Like walking into a movie, I walked into the world’s specialist insurance market, Lloyd’s of London on 1 Lime Street. I was visiting Lloyd’s as a guest as part of my university degree, Finance, Banking and Insurance MSc and having the opportunity to see first hand how such this insurance giant operates was very exciting. The building itself is an incredible piece of art, and is stunning from inside out. My eyes were caught by the spectacular interior, the Lutine Bell stood in the middle, and the glass ceiling that was so far away yet breath-taking.

But what truly fascinated me was seeing how things worked in action here. Small syndicates spread out on the massive floors, occupied by members and visitors carrying large file folders, while negotiations were going on everywhere. It was bustling, lively and made you feel the heart-beat of the place.


We were warmly welcomed by tour guides Peter Fletcher and Robin Erstwell. “How it worked hundreds of years ago is still working for us today” they explained, proving how strong their mechanism is. They then showed us something that brought our thoughts back to history: a copy of the placement slip for the Titanic by Lloyd’s, the very case that made them suffer a tremendous loss after the tragedy. “We used to have this printed and posted above the desks, to remind everyone how important it is to think carefully before taking any risk.”



I was also amazed by how the practices are so beautifully inherited from the past. If you didn’t know about the history of Lloyd’s of London, it started as a coffee house in the 17th Century in London. Mr. Edward Lloyd, the owner, provided news on shipping and soon turned his establishment into a popular site for sea voyagers and marine insurers to congregate. The coffee house then existed as an ideal place to obtain marine insurances.  In 1871, the Lloyd’s Act passed by parliament recognised it as a corporation. Lloyd’s moved to the Royal Exchange and started operating in this market place where a society of members grouped in syndicates to pool and spread risks.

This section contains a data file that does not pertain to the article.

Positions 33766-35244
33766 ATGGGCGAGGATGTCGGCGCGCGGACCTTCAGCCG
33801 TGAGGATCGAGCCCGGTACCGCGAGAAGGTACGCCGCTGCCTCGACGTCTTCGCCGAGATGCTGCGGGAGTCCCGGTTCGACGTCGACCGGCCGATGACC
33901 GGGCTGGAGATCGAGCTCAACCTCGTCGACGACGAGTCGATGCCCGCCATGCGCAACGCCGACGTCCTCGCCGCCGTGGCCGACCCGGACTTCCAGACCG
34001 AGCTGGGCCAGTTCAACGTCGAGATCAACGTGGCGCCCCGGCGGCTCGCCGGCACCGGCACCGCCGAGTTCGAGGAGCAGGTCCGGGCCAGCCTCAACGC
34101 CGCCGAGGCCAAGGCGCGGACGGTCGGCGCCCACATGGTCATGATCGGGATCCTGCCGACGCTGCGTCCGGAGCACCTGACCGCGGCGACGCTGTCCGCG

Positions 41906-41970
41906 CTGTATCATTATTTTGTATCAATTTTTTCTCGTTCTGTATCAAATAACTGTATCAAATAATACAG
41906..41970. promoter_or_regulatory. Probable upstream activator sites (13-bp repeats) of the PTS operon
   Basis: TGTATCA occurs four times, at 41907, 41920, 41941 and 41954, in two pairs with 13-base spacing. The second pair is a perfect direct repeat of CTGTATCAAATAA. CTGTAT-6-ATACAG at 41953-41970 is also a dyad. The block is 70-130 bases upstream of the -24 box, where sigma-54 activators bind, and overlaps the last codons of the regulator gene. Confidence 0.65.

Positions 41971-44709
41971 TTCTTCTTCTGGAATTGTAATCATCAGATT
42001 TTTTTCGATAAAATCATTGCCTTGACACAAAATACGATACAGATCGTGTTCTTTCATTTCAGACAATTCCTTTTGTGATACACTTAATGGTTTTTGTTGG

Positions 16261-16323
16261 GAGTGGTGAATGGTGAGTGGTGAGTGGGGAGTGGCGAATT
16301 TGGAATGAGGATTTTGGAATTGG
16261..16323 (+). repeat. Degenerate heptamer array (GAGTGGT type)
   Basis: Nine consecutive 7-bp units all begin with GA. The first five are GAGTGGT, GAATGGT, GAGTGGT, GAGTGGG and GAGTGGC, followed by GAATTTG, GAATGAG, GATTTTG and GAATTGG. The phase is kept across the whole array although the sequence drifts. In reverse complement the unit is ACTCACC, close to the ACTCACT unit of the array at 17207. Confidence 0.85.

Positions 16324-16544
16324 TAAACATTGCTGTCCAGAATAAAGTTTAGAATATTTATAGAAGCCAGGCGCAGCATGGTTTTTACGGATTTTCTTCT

From a mere coffee house in a corner of London to the prestigious international market place for commercial insurance and reinsurance on the primary financial district, Lloyd’s has remained strong and has established the fame of undertaking complicated and innovative insurances that other insurers cannot. To name a few, the Space Shuttle and Michael Jackson’s tour.  At the end of our visit, we were taken up to the meeting room on the top floor, where they used to receive important guests, such as Her Majesty the Queen in 2014.

Upon stepping out of the building I learnt much more than I expected. Through witnessing the business in practice I genuinely felt how the existence of insurance, and the existence of Lloyd’s, can help numerous businesses to grow. This trip has definitely been a meaningful event to me as a student in Finance, Banking and Insurance. I want to thank my Insurance Module Leader Dr Simone Krummaker for creating this great opportunity for us and our tour guides for making this an unforgettable experience.


*Thank you to Finance, Banking and Insurance MSc student Hua Zhong for this student blog. To see all of the photos of the trip, please take a look at our Facebook album. If you would like to find out more about Westminster Business School, please visit out website!


  • That was a nice Experience. Just to get an understanding that indeed Lloyds of London is steeped in History and that it was the one which insured RMS Titanic

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